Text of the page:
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A federal appeals court rejected claims that excluding minor party candidates from presidential campaign debates violated antitrust laws, saying the excluded candidates’ arguments were the wrong fit ( Johnson v. Commission on Presidential Debates, D.C. Cir., No. 16-7107, 8/29/2017).
“Antitrust laws protect market ( i.e. economic) competition,” said an Aug. 29 ruling written by Judge Janice Rogers Brown of the U.S. Court of Appeals for the District of Columbia CIrcuit. “Plaintiffs, however, define their injuries as millions of dollars in free media, campaign donations, and federal matching funds—injuries to them as individual candidates in a political contest for votes. Square peg, meet round hole.”
Brown’s ruling was backed by two other appellate judges on a three-judge panel, Cornelia Pillard and Laurence Silberman.
Pillard wrote a concurring opinion, however, disagreeing with some of Rogers’s reasoning on First Amendment issues involved in the case and whether the plaintiffs had legal standing to bring an antitrust suit. Pillard said she believed there was standing to bring antitrust claims in the case but said she would dismiss those claims on their merits.
The antitrust lawsuit against the private, nonprofit Commission on Presidential Debates (CPD) was filed on behalf of Libertarian candidate Gary Johnson and Green Party candidate Jill Stein. The suit originated in 2012 after Johnson and Stein were excluded from the fall presidential debates that year.
Johnson and Stein also ran again in the 2016 presidential race and were again excluded from the fall presidential debates. A separate lawsuit launched before last year’s debates still is making its way through the courts.
The ongoing case involves a challenge to Federal Election Commission rules allowing the presidential debates commission, known as CPD, to exclude candidates supported by less than 15 percent of voters in national polls. The 15 percent threshold has allowed CPD to exclude everyone except the major party nominees from presidential debates held during the general election campaign in recent election years, the challengers say.
The 15 percent threshold also was at issue in the antitrust case just decided by the D.C. Circuit appeals court. Attorneys for Johnson and Stein said the threshold set an illegal barrier to competition from minor party candidates against the major party nominees.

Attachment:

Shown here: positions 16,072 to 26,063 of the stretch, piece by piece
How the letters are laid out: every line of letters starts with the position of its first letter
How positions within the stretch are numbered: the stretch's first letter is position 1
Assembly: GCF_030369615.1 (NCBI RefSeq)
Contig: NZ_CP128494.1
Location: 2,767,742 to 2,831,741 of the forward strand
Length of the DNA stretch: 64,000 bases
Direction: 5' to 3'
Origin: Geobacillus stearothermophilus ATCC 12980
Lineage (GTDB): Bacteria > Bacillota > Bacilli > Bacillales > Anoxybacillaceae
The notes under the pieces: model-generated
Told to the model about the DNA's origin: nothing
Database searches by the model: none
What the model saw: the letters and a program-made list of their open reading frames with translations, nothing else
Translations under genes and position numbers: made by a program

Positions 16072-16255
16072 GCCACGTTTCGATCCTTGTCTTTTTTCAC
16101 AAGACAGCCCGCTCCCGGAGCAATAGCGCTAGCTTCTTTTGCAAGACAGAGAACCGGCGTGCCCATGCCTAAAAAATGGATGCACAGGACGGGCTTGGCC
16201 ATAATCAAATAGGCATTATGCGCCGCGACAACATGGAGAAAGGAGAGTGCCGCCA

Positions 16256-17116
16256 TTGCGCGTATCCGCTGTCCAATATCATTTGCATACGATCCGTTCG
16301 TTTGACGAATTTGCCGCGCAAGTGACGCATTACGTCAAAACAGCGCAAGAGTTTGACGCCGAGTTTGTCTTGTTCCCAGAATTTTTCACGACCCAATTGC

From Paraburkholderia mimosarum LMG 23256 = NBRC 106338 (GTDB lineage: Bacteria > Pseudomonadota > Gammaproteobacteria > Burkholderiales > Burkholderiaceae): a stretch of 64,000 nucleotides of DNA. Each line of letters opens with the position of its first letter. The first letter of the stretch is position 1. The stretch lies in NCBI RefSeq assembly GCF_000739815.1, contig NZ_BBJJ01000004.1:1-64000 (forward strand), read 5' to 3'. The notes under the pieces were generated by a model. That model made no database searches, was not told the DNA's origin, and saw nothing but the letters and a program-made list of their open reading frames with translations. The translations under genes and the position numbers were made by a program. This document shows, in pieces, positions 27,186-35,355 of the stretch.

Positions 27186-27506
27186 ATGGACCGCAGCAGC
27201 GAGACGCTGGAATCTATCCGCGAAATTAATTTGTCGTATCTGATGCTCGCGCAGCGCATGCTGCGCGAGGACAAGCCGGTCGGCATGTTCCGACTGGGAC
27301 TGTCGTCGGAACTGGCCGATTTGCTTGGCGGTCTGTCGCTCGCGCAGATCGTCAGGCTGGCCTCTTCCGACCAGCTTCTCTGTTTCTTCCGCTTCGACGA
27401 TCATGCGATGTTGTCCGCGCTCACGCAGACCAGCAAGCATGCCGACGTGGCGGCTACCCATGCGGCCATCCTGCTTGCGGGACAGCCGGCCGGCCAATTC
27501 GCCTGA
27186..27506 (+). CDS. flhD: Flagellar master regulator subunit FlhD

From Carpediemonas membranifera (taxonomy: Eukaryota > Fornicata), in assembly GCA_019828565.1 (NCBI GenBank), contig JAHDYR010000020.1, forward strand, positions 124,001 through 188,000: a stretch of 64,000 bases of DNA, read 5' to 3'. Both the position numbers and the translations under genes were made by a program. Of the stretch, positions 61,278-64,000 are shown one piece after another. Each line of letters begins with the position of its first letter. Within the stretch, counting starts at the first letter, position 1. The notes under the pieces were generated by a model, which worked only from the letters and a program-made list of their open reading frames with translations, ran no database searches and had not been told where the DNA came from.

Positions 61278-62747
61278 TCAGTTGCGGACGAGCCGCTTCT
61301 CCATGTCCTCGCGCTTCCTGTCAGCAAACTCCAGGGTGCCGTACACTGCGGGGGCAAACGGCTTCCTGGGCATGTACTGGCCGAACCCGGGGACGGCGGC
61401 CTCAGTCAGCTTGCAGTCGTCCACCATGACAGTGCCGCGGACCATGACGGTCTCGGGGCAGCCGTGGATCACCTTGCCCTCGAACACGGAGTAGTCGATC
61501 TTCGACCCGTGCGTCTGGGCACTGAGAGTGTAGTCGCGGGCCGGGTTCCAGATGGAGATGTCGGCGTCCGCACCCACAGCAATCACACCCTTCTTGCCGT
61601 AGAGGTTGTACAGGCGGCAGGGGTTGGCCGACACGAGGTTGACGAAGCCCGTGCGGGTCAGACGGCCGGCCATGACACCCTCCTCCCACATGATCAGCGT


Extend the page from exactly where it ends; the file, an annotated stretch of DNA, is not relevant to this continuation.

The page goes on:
The FEC refused to change its debate rules or take enforcement action against CPD, the sponsor of all general election presidential debates since the 1980s. CPD raises millions of dollars in corporate and other funding to produce the quadrennial debates—funding that could be illegal under campaign finance laws, if found to improperly favor certain candidates over others. The FEC says it has allowed this funding under its current debate rules in order to help educate voters.
The current FEC rules require only that the debate sponsor use “objective criteria,” such as standing in public opinion polls, to determine who should be invited to a debate; the debates can’t explicitly be limited to candidates from the major parties.
The challenger of the FEC debates rule, a nonprofit organization called Level the Playing Field (LPF), is joined in the ongoing court case by the Libertarian and Green parties and by businessman Peter Ackerman. The plaintiffs have pushed for a federal district court court in Washington to set an accelerated schedule to resolve the case by the end of the year, arguing that independent candidates need ample time to decide whether to compete in the 2020 elections. U.S. District Court for the District of Columbia Judge Tanya Chutkan issued a scheduling order this month calling for briefing in the case to be completed by mid-November.
The CPD has argued in a court filing that changing the FEC rules to require the presidential debate sponsor to invite a minor-party or independent candidate would violate the commission’s First Amendment right to sponsor a debate. Challengers “seek to have the government require the CPD (and any other sponsor of general election presidential debates) to invite to participate in its debates at least one candidate who is unable to muster even fifteen percent in the polls,” the CPD filing said. “The sponsorship of a presidential debate involves political speech, and when regulating such speech, the government must tread lightly.”
One of the debate challengers, Ackerman, a financier who heads Rockport Capital Ltd., has been involved in earlier efforts to field a presidential candidate as an alternative to the Democratic and Republican nominees. Ackerman has said the lawsuit challenging the FEC debate rules represents the best chance in years to change the presidential debate system, suggesting the debates commission and the FEC have been too heavily influenced by the Democratic and Republican parties and have failed to keep up with changing public sentiment.
To contact the reporter on this story: Kenneth P. Doyle in Washington at email@example.com
To contact the editor responsible for this story: Paul Hendrie at pHendrie@bna.com
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